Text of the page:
17 January 1790: who will be the minister (of finance)?

Sunday…  (…) At half past two call at the Louvre; Madame [de Flahaut] is engaged in Conversation. I go at three to Monsieur de La Fayette’s. Mr. de Gouvernay arrives shortly after me. (…) After Dinner Gouvernay tells me that Necker is much better but makes himself worse than he is by Way of securing a Retreat which he meditates. He says farther that a Chief Minister is necessary. I ask him who is to be in the Finances, whether the Bishop d’Autun. He says that he will not do at all; that he is unequal to the Business. That Monsieur Touret for the Home Department and Mr de St. Priest for the foreign Affairs will do very well but there are no other Men sufficiently eminent. I ask Madame de La Fayette, who comes up to us, to name a Man. She cannot. I observe that I hear the Count de Ségur is in Pursuit of the Office of foreign Affairs. Gouvernay & she join in declaring that he is not fit for it. At Dinner La Fayette asked me what they should do about their Militia. I told him, Nothing, for they cannot do what is right and therefore had better leave it in such Situation as that it can be mended, which would not be the Case if fixed by the Constitution. He says that he and others are determined to select particular Articles in the Constitution as it now stands, and form of them a Constitution properly so called, leaving the rest at the Mercy of the Legislature. This I approve of but yet much will depend on the Selection. I advise that they should, in respect to their Bill of Rights, imitate the Masons who knock down the Scaffolding when they have finished the House. From hence I go to the Louvre. I give my friend [Madame de Flahaut] such Information as relates to her friend [Bishop d’Autun], but he has too good an Opinion of his own Opinion to make an able Minister of Finance. After doing family Duty I take her to Mad[ame] de La Borde’s and go myself to Mad[ame] de Chastellux’s. There is a Ball for Children. The Countess de Chastellux is here, who receives me with great Warmth altho of a cold Manner, consequently it is a Compliment. Every Body seems to agree that Things go badly and they speak with Despondence, but in Fact nothing good could result from the Measures of Government, which have been as yet very illjudged. Go hence to Mad[ame] de La Borde’s and stay a little while, then come Home. Pleasant Weather this Day.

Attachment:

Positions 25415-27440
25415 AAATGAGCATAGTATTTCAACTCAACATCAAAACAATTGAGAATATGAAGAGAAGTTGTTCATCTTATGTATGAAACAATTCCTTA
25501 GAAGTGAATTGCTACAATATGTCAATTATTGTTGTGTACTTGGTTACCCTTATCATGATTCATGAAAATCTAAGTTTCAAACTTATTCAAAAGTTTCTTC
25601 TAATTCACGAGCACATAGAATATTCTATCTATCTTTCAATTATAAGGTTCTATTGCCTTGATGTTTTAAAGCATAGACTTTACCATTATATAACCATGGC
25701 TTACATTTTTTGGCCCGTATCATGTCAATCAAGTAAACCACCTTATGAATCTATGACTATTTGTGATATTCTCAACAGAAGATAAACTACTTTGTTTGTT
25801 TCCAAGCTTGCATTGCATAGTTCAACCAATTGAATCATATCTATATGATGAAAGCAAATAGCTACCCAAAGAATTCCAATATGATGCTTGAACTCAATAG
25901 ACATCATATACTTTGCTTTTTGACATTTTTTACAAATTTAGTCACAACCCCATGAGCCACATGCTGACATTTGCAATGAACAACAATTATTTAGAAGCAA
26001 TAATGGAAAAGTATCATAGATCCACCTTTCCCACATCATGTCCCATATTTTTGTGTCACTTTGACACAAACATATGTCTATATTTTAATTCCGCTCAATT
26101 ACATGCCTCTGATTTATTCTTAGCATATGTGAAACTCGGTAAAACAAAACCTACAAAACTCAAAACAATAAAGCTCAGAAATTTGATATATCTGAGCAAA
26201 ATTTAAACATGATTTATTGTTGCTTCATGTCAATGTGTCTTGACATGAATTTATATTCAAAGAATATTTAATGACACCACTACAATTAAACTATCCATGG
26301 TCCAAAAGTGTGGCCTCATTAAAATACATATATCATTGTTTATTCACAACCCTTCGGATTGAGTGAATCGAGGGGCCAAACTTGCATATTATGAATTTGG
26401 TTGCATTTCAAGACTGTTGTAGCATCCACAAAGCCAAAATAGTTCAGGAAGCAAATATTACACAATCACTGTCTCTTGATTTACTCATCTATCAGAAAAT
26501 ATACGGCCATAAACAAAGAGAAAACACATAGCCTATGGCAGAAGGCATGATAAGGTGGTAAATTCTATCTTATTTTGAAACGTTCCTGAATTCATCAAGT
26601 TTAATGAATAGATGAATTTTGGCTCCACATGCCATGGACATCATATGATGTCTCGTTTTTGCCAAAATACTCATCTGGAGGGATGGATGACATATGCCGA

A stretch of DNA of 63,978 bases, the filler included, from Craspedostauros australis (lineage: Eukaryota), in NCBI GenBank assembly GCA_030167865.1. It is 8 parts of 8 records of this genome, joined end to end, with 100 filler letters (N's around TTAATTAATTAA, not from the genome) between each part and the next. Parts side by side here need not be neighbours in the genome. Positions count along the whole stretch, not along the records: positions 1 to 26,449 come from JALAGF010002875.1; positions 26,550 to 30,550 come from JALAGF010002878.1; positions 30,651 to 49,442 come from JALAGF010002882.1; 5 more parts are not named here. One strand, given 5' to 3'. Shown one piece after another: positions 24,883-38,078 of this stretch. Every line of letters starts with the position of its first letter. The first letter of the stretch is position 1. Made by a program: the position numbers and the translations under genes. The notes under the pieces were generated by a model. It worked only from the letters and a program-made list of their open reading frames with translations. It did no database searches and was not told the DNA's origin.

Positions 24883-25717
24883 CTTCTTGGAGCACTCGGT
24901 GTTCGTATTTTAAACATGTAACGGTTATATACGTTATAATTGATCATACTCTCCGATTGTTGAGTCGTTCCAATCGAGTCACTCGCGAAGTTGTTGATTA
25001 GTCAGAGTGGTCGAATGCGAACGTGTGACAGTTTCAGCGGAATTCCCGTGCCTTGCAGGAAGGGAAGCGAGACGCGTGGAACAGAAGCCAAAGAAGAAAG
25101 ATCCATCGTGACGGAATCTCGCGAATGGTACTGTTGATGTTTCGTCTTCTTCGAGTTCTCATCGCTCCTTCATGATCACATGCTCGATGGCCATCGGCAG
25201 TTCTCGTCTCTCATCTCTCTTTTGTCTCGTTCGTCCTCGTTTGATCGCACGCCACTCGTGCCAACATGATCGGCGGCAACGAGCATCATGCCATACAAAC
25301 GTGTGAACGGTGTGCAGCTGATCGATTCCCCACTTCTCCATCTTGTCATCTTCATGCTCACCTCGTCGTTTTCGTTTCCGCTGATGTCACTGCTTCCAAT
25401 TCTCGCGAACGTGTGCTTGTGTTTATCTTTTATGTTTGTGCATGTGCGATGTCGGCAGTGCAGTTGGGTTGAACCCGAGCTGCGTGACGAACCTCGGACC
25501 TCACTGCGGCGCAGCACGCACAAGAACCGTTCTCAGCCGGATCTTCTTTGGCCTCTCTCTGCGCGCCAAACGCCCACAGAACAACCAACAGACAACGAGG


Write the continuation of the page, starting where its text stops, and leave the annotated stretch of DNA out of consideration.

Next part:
A diary of the French revolution, by Gouverneur Morris, 1752-1816. Ed. by Beatrix Cary Davenport. Vol. 1 (Boston, 1939), p. 368.

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